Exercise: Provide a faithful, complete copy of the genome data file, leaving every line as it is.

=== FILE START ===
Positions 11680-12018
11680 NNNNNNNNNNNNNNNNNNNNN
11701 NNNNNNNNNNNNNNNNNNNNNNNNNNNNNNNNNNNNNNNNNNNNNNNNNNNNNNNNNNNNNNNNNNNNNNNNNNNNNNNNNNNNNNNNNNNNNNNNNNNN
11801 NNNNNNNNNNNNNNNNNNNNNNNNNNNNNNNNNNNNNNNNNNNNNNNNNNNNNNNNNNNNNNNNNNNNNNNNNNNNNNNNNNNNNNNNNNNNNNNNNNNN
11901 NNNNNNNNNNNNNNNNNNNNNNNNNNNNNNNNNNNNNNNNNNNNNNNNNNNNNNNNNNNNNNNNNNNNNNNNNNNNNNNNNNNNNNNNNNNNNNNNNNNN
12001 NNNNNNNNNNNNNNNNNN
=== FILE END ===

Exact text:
Positions 11680-12018
11680 NNNNNNNNNNNNNNNNNNNNN
11701 NNNNNNNNNNNNNNNNNNNNNNNNNNNNNNNNNNNNNNNNNNNNNNNNNNNNNNNNNNNNNNNNNNNNNNNNNNNNNNNNNNNNNNNNNNNNNNNNNNNN
11801 NNNNNNNNNNNNNNNNNNNNNNNNNNNNNNNNNNNNNNNNNNNNNNNNNNNNNNNNNNNNNNNNNNNNNNNNNNNNNNNNNNNNNNNNNNNNNNNNNNNN
11901 NNNNNNNNNNNNNNNNNNNNNNNNNNNNNNNNNNNNNNNNNNNNNNNNNNNNNNNNNNNNNNNNNNNNNNNNNNNNNNNNNNNNNNNNNNNNNNNNNNNN
12001 NNNNNNNNNNNNNNNNNN